The FDA just issued a warning letter to Johnson & Johnson over their athlete’s foot drug Ertaczo. The letter alleges that Johnson & Johnson’s advertisement features a broadening of the indication (misleadingly suggests that Ertaczo is approved for all patients, regardless of age or immune status, with any form of tinea pedis caused by any organism); unsubstantiated efficacy claims (ad says that the drug will “Crush. Kill. Destroy” when studies show it to be 13.1% to 27.2% effective); that the ad does not include significant drug risks, and that Johnson & Johnson failed to submit the ad for review prior to publication.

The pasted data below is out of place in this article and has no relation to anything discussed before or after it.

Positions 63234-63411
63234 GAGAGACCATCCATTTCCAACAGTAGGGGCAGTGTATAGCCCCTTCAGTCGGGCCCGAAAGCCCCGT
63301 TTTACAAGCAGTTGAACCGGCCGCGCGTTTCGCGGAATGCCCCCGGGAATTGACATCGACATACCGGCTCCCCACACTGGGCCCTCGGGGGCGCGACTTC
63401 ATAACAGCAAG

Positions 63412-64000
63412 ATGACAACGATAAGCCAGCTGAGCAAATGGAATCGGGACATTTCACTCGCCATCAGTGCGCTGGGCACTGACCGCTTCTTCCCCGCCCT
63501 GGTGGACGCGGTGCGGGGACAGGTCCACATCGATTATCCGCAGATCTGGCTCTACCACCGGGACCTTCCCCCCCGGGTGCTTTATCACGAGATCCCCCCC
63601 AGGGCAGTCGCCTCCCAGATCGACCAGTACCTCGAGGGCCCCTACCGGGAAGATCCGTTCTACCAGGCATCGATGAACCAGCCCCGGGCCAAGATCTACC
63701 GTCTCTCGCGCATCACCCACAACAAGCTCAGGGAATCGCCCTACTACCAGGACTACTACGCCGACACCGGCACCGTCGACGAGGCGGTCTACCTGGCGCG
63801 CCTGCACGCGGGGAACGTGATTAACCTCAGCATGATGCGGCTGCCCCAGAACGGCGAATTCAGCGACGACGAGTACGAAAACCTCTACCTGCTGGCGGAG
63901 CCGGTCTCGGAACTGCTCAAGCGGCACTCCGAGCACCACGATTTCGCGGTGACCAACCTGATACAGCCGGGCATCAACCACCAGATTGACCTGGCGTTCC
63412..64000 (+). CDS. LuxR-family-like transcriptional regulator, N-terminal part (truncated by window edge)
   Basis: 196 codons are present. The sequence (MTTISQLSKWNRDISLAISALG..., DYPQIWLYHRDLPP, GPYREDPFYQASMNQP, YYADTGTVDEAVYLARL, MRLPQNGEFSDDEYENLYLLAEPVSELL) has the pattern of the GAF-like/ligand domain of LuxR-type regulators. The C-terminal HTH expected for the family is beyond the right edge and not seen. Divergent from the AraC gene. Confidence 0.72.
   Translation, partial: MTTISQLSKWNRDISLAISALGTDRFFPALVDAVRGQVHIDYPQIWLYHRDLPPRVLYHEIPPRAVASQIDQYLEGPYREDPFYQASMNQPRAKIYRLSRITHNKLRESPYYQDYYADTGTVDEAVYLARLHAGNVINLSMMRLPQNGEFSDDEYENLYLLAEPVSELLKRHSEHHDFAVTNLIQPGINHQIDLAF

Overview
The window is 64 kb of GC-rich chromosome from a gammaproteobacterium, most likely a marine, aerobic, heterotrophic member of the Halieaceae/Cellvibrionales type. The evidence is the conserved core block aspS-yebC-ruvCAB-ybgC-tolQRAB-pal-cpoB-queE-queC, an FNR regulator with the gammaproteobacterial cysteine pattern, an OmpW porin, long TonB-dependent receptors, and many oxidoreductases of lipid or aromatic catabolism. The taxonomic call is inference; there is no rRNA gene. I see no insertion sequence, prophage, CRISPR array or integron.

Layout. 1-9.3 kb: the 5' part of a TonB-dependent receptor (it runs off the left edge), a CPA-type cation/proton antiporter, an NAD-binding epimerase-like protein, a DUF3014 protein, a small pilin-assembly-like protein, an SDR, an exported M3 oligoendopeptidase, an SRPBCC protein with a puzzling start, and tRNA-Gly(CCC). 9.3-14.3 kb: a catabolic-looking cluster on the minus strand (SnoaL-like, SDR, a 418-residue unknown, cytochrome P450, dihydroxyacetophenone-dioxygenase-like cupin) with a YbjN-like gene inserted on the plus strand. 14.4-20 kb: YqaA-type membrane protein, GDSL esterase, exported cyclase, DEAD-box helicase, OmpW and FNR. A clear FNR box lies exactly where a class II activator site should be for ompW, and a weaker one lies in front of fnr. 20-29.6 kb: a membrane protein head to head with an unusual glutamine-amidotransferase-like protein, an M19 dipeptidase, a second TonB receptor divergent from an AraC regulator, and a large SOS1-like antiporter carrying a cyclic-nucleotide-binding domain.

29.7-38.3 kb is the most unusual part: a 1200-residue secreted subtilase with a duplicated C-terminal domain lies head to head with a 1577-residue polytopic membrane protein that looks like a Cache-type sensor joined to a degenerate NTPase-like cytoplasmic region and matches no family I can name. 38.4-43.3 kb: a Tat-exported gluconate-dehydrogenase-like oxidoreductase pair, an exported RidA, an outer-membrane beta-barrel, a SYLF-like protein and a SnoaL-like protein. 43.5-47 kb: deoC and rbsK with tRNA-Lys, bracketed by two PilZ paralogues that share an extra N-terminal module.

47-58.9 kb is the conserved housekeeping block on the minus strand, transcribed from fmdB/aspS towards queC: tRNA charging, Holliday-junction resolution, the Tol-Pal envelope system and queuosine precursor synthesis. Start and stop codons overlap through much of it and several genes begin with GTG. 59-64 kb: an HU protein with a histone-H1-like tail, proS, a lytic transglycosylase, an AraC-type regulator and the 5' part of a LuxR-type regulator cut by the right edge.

Let’s take a step back—this is for an anti-fungal cream. For athlete’s foot. If Johnson & Johnson will go to such extreme measures for something like this, what are they willing to do for a blockbuster drug? And, after the drug company responds, is it too late—the ads have already hit the streets. No corrective action can be corrective enough to undo whatever damage was done. And, I bet the drug companies know that.
Of course, it may be that the efficacy issues (“Crush. Kill. Destroy”) qualify as puffery. Most of us are jaded regarding advertisements, and we know they overstate their products a fair bit.